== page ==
Monday 14 March 2022

Jane Austen's Genius Guide to Life: On Love, Friendship, and Becoming the Person God Created You to Be by Haley Stewart - Review

Book cover: Jane Austen's Genius Guide to Life by Haley Stewart
So when you have a to be read list as long as your arm you shouldn’t be looking on Netgalley, but I was, and this title caught my eye. Let’s take a look at the (very long) blurb, and then I’ll let you know what I thought of Jane Austen's Genius Guide to Life: On Love, Friendship, and Becoming the Person God Created You to Be by Haley Stewart 

Book Description

Popular Catholic podcaster Haley Stewart insists that there's no better life coach than nineteenth-century British novelist Jane Austen.

In this uniquely Catholic take, Stewart reveals Austen's thoughtful, deeply personal exploration of human relationships--including with God--through her six novels. Stewart's insights take you on a journey that is both literary and spiritual, revealing how Austen's characters and themes can lead to you to discover and become the person God has called you to be.

Stewart draws fascinating connections between Austen's novels and real life and introduces Austen as a capable life coach by how she guides her readers to understand virtue and vice through friendship, love, community, and God's grace. Austen's characters reveal how virtuous habits transform us and help us become who we were meant to be. Each chapter focuses on characters and virtues from a single novel:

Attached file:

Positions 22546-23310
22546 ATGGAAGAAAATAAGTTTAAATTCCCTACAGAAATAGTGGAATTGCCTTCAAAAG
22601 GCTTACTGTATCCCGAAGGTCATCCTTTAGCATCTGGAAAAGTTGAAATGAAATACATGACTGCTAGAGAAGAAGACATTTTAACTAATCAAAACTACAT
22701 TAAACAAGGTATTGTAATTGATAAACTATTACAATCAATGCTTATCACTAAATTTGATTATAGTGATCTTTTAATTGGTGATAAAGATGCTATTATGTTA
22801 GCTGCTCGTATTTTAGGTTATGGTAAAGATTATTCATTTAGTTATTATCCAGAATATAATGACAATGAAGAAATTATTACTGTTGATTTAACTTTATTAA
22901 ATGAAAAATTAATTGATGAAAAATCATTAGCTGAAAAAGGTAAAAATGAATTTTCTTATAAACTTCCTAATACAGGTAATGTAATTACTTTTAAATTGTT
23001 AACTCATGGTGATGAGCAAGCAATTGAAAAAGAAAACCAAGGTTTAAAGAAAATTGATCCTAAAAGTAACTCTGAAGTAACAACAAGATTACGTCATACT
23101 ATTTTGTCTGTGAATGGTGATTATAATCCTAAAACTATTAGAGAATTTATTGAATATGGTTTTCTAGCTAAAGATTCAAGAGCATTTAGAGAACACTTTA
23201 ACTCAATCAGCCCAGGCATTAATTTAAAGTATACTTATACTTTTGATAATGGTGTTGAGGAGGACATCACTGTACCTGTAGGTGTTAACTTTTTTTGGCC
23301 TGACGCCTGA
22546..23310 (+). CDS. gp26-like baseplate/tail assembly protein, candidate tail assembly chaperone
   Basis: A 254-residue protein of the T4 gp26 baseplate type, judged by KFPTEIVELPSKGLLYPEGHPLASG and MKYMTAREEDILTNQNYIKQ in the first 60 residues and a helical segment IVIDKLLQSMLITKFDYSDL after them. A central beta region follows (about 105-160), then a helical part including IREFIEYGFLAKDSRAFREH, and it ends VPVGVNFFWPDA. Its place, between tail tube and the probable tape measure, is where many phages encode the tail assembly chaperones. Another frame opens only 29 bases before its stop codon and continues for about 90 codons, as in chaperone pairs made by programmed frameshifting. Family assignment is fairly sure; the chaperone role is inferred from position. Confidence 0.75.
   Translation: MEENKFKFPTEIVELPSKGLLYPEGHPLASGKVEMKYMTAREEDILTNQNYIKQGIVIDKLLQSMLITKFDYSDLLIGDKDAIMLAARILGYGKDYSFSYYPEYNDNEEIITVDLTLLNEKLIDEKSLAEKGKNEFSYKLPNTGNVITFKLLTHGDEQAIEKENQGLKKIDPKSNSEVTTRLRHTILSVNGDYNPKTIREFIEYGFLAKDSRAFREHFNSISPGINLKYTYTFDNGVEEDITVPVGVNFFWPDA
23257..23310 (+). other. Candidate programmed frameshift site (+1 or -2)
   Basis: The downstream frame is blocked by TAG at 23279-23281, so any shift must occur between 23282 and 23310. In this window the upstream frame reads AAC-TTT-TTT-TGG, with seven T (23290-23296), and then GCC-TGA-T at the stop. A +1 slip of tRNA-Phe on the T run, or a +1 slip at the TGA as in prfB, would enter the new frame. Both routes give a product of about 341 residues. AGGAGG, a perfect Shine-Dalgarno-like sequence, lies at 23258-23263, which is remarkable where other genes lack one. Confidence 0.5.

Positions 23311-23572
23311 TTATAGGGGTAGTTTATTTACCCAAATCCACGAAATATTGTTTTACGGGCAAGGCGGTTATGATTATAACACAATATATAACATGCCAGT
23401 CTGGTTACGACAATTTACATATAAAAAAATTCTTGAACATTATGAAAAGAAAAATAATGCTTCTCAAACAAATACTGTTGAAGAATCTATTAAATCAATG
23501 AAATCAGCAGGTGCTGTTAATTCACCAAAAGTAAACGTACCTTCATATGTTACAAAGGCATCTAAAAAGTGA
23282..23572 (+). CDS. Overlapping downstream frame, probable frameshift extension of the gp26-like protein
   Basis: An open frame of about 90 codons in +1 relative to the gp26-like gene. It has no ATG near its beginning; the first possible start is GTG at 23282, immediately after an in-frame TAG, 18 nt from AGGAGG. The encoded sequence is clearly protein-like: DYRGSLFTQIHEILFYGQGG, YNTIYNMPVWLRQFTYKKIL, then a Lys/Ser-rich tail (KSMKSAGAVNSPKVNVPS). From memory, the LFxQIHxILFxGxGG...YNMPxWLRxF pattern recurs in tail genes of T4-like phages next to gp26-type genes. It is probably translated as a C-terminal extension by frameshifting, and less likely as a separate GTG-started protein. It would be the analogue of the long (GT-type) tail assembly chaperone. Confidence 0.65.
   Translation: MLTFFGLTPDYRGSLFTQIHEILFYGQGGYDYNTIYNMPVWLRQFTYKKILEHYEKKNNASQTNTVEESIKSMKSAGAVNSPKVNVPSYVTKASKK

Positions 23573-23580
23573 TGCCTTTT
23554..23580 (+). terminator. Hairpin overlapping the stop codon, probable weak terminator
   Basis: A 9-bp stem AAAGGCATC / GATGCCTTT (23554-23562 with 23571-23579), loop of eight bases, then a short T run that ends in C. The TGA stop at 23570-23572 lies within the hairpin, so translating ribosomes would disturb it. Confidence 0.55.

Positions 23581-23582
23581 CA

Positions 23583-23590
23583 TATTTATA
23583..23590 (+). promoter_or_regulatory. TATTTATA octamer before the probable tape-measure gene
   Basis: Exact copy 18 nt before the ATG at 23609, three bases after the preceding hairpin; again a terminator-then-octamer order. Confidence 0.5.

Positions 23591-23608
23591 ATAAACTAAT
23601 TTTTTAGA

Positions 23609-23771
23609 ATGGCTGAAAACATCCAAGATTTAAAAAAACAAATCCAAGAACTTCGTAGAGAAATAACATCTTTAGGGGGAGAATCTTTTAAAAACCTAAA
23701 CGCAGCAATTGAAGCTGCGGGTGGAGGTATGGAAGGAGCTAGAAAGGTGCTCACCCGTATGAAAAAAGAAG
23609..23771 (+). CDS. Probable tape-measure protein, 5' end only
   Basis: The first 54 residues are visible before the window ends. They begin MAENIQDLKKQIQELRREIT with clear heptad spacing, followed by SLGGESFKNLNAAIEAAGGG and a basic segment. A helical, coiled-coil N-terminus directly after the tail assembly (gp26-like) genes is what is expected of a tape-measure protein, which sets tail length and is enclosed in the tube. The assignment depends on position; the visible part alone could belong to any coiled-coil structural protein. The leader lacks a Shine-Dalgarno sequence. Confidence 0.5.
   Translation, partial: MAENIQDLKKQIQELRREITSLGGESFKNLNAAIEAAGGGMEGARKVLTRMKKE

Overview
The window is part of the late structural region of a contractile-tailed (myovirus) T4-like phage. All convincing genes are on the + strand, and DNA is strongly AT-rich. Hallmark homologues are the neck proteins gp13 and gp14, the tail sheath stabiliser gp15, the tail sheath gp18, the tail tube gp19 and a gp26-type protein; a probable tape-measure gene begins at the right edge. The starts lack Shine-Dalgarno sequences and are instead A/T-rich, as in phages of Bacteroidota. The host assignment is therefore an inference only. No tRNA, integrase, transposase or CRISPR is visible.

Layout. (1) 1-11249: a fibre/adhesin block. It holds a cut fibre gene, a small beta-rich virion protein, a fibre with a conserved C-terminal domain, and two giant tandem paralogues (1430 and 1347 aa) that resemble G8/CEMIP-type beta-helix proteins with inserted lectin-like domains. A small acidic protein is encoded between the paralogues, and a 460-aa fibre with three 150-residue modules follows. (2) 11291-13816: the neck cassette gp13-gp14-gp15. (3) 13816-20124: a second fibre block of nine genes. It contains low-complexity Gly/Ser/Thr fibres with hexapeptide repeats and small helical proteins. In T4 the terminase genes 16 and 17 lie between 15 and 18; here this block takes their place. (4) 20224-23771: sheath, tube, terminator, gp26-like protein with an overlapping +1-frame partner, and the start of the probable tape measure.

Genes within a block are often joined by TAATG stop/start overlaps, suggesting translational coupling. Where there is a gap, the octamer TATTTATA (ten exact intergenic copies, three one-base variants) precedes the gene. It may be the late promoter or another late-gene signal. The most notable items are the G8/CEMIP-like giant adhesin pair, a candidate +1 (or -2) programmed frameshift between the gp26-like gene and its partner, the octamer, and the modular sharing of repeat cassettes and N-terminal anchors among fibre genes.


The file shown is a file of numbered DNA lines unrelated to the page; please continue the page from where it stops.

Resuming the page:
·        Do you find yourself swayed by superficial charm and yearn to see others more clearly? Let Elizabeth Bennet teach you how to recognize substance in others and address the pride in your own heart through the cultivation of humility (Pride and Prejudice).

·        Are you stuck in selfishness that wounds others (and yourself)? Let Emma Woodhouse and George Knightley help you develop the compassion to see the world more clearly with the eyes of Christ (Emma).

·        Do you get swept away into poor choices due to a lack of self-control? Let the Dashwood sisters show you the virtue of temperance and guide you to embrace your God-given personality and temperament (Sense and Sensibility.

·        Do you have treasured ideals but struggle to live them out? Follow along with Edmund Bertram's journey toward constancy through the example of Fanny Price (Mansfield Park).

·        Have the disappointments of life grown resentment or bitterness in your heart? Be inspired by Anne Elliot's vulnerable fortitude in the storms of life (Persuasion).

·        Do you struggle to know what to do or who to believe in tricky situations? Join Catherine Morland in learning prudence to know and act on the truth (Northanger Abbey).